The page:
[Gllug] Fdisk in a pure Linux environment

Alain Williams addw at phcomp.co.uk
Wed Nov 30 00:29:13 UTC 2011

On Wed, Nov 30, 2011 at 12:44:16PM +1300, David L Neil wrote:

> I am thinking of partitioning the new drive:
> - 100MB ext2 for /boot
> - 2GB for /swap (theory saying <= RAM size)
> - rest as ~100GB partitions which would be LVM-ed for both system and 
> data mount points, as needed, and over time.
> Reading some recent material indicates that my knowledge/memory and 
> history are being surpassed (although I'm not talking about UEFI). So 
> I'm pondering the following questions:
> Isn't the "Boot" star (as reported in Fdisk) now only a hang-over from 
> MS-Windows, in fact MS-DOS, and thus irrelevant to a pure-Linux machine?
> So can it be ignored totally, relying upon setting boot-drive priorities 
> in the BIOS?

> Can the entire drive be partitioned as a single Extended partition (no 
> Primary partition at all) and that sub-divided into Logical partitions 
> from there?

I think that the latest grub can understand /boot inside LVM, but I have not tried it.
So I still have a separate /boot as /dev/sda1 (or whatever).

> When the time comes (and all else being equal!), will CentOS 6 boot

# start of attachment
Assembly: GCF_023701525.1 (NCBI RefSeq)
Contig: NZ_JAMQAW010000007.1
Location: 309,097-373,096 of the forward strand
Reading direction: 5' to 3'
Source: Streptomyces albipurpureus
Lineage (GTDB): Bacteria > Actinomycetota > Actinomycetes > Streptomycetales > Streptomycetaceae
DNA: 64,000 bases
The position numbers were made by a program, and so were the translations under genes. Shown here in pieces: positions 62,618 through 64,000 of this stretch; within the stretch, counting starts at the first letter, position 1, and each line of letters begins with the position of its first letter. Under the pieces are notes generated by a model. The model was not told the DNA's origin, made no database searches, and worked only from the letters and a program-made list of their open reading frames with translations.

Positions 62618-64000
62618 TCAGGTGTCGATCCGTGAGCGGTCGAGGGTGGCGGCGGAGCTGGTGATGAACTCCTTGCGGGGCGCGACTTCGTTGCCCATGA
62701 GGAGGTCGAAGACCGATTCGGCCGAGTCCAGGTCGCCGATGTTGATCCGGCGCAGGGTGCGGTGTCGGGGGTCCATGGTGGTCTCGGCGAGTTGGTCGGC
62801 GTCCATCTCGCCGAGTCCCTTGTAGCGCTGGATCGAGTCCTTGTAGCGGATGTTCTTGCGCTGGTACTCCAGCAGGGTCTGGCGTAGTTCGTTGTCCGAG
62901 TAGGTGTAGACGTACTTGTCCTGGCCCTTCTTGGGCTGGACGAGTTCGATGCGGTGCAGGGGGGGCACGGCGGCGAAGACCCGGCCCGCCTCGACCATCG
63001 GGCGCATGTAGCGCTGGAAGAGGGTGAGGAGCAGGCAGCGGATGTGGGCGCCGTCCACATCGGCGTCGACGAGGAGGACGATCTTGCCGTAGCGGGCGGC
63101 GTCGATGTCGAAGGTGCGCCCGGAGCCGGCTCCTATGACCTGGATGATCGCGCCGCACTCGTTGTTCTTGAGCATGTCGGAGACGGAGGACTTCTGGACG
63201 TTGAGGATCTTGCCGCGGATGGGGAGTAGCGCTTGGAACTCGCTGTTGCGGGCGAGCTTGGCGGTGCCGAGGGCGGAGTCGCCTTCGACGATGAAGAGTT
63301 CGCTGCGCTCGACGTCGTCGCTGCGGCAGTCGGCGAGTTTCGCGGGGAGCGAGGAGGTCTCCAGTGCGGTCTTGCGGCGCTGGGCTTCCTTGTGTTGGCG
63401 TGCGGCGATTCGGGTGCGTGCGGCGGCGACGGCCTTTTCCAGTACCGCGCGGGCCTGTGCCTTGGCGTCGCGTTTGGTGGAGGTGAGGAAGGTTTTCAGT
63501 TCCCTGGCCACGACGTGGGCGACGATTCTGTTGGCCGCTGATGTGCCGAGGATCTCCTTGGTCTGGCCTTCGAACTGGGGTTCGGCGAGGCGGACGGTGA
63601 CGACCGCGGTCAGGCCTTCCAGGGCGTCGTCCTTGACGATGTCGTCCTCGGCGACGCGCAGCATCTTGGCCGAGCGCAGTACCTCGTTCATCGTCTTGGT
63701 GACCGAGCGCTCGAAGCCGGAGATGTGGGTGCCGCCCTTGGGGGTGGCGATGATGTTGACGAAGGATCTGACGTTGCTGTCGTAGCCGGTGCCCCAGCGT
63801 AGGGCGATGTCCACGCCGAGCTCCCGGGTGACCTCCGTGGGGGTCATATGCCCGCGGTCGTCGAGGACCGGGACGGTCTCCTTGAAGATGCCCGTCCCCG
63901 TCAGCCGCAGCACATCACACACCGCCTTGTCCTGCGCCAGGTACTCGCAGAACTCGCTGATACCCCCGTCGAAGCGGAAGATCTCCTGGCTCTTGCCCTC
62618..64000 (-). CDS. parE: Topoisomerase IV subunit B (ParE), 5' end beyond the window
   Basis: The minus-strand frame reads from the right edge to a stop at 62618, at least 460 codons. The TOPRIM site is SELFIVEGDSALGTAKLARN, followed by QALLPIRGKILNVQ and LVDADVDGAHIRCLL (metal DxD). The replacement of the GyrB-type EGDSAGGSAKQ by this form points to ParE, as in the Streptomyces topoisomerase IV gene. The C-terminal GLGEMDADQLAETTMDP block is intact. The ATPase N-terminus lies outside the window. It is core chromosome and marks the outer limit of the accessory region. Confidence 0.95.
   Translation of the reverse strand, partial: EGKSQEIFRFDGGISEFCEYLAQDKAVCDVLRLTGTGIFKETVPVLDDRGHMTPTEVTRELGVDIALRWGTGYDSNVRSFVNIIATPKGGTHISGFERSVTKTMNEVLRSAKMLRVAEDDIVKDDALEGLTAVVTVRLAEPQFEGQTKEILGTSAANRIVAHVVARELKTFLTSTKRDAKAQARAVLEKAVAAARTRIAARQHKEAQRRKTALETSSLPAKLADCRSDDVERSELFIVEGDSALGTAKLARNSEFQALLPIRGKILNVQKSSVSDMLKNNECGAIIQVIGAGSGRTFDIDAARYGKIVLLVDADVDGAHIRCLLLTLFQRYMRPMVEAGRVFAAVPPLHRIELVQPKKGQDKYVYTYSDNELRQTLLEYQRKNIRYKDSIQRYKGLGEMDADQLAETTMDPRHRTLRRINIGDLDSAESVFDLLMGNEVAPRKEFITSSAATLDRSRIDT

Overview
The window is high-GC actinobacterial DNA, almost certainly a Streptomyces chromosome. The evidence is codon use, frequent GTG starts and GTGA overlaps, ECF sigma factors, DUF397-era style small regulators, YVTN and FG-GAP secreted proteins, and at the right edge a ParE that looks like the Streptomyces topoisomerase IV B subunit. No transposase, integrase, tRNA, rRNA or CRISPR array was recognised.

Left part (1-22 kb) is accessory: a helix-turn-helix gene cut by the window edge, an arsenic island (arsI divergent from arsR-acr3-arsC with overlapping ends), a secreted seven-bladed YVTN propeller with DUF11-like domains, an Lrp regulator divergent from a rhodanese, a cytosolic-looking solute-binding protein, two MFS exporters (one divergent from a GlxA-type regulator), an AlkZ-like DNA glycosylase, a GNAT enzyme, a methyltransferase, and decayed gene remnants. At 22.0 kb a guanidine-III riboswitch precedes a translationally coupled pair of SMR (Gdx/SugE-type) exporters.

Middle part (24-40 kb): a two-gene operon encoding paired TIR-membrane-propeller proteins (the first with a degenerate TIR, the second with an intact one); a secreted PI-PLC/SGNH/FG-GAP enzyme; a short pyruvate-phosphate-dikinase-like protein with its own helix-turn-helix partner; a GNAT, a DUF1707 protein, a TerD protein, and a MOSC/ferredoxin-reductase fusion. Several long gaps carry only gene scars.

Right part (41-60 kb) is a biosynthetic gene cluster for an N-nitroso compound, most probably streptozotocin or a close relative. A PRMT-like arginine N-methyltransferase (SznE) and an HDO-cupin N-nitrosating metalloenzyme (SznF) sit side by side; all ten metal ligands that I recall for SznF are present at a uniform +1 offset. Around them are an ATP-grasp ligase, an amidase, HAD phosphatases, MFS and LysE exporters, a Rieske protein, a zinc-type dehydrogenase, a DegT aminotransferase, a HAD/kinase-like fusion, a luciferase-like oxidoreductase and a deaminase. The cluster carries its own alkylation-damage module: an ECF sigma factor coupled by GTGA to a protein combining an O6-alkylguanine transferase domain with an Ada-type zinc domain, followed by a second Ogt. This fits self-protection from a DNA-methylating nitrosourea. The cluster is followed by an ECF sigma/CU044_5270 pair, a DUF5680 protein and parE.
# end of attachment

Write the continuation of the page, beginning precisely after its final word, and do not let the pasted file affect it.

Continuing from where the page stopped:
> happily (under BIOS direction) from such a HD set-up?

It will boot happily if the BIOS can be made to boot off the hard disk
and, when you do the install, you get GRUB installed in the MBR for the disk.

You can probably install under qemu - it might be slow if it really has to emulate
a lot - but it should work. This may/may_not be acceptable considering what else
the machine is doing. You give it the new hard disk and get it to lay it out as
you wish.

I would go with partitions:
a  100 MB /boot ext2 or ext3
b  the rest of the disk as LVM, how you partition depends on what you are doing
   but since it is LVM you can expand partitions as needed later on. For starters try:
   - 1GB RFS
   - 2GB Swap
   - 5GB /usr
   - 2GB /tmp
   - 2-4GB /var
   - ?? /home

Note that the Centos 6 installer needs a machine with at least 652MB of RAM,
so that will take much of the 2GB that I think you have. Once it is installed
you can run it under qemu again with a smaller amount of memory.

BEWARE: when do you do a real (non qemu) boot you may find that it will
not boot because the initrd created will be for the qemu environment and
so not match the real hardware. That is not an issue: boot off CD, chroot
into your new environment, run mkinitrd to overwrite the initrd in /boot
and you should be OK.

> Meantime as soon as I can physically install the HDD I'd like to employ 
> some of the disk space for data or work-space during the 
> archiving/spring-cleaning process preparatory to the migration/upgrade...

In which case you will need to have
sda1 - 100MB /boot - new system
sda2 - 20GB+ lvm for the new system
sda3 - rest lvm for you tidy up

Once you have switched to the new system you should be able to import the LVM
on sda3 and access it.

Alain Williams
Linux/GNU Consultant - Mail systems, Web sites, Networking, Programmer, IT Lecturer.
+44 (0) 787 668 0256  http://www.phcomp.co.uk/
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